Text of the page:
The size, smoothness, length, and placement of the bearing has a big impact on how well the cam and cam follower work together. The bearing must allow the cam follower shaft to move freely. Smoother is better. On the other hand, an oversized bearing will allow the the force of the cam on the follower to tilt the follower shaft which can cause it to jam. A long bearing will help to ensure that the cam follower shaft cannot tilt and bind. The placement of the bearing is also important. If you are having problems with binding, try shifting the bearing and follower so they are not directly over the axle when viewed from the side. Be prepared to experiment to find the best position for the bearing relative to the cam.

Dug’s Automata Tips, Techniques and Tricks
A quarterly column by automaton-maker and enthusiast Dug North
Copyright 2015 Dug North

Warning: The topics covered in this column include the use of tools and materials that have the potential to cause damage to property and/or bodily injury. Your safety is important and it is your sole responsibility. Always read and follow the safety instructions that come with tools and materials you use. Wear safety glasses, use guards and other forms of safety equipment, follow safety precautions, and use good judgment. Seek the guidance of experienced outside sources whenever required.

The Mechanicals at The Observatory

June 8, 2015 by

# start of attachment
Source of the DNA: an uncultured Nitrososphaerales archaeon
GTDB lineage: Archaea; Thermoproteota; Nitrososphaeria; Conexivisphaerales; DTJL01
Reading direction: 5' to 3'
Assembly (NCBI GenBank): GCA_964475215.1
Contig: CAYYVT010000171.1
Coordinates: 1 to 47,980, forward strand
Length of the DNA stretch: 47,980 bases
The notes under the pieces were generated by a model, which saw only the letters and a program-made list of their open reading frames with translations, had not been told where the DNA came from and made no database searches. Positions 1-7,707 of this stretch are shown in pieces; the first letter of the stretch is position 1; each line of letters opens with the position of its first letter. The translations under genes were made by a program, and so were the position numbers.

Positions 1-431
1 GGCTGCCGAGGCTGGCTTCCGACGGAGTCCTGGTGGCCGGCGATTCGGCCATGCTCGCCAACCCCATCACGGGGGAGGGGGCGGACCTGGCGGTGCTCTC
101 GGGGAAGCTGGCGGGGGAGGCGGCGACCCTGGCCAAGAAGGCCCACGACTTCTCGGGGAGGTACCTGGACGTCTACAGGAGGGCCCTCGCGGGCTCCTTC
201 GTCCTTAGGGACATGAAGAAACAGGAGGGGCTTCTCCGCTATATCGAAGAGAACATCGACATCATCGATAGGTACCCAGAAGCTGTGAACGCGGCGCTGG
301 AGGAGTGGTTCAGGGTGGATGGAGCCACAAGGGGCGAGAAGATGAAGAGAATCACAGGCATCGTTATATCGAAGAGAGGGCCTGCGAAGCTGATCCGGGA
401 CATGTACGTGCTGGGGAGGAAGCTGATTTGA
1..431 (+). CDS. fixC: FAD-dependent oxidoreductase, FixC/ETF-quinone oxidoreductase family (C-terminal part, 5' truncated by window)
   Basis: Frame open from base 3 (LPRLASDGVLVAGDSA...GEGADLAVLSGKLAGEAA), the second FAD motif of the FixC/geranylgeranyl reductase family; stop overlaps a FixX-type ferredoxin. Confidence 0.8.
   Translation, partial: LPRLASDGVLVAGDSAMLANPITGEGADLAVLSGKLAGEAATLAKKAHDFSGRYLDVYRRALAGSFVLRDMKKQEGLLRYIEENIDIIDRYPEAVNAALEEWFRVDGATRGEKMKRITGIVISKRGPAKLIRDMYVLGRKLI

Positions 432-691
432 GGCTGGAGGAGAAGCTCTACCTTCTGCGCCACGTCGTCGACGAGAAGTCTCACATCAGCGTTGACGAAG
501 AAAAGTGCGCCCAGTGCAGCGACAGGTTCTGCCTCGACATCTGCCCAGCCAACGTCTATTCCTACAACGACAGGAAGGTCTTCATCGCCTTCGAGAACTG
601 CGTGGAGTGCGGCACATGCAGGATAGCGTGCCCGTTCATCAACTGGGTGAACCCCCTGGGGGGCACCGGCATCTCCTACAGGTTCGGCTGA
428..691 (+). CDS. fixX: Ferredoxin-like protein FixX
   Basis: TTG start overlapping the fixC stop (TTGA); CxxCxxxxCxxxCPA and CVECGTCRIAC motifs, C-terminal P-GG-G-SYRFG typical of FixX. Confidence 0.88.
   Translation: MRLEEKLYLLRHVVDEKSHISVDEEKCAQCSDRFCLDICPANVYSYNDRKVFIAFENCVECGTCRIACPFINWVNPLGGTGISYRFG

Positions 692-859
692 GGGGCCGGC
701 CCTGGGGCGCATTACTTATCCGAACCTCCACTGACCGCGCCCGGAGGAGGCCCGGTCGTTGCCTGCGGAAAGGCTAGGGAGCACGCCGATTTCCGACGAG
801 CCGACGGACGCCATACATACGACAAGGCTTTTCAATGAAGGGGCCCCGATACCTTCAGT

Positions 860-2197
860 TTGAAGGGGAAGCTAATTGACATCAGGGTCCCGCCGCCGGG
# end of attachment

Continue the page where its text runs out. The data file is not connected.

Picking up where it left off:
Three Physical Jerks by Paul SpoonerThe Mechanicals exhibition is at The Observatory Science Centre until 31st August 2015.

The Observatory Science Centre
Herstmonceux
Hailsham
East Sussex
BN27 1RN

Admission Charges: Adults £8. Children £6.15. Concessions and Family Tickets also available.
http://www.the-observatory.org/temporary-exhibitions

Magical Spring Automata by Keith Newstead

March 18, 2015 by  

Unicorn by Keith NewsteadWe have two new designs from Keith Newstead to celebrate the coming of Spring. The mythical Unicorn and leaping Hare are the latest pieces to join our lively mechanical menagerie.

Unicorn by Keith Newstead Unicorn by Keith Newstead
…more info

£130 (excl. VAT)

Add to Cart

March Hare by Keith Newstead March Hare by Keith Newstead
…more info

£130 (excl. VAT)

Add to Cart

The Misplaced Museum

March 18, 2015 by  

The Misplaced MuseumThe Misplaced Museum
until March 28th 2015

Six of our automata exhibits are enchanting visitors at the House of Fairytales latest exhibition in Kingston-upon-Thames.

Free Entry: Tues – Sat 11am – 5pm / Wed Late – 7pm
The Stanley Picker Gallery,
Kingston School of Art,
Knights Park,
Kingston-upon-Thames, KT1 2QJ

http://houseoffairytales.org/the-misplaced-museum/

A Machine for Computing the Names of 13,500 Ventriloquist’s Dummies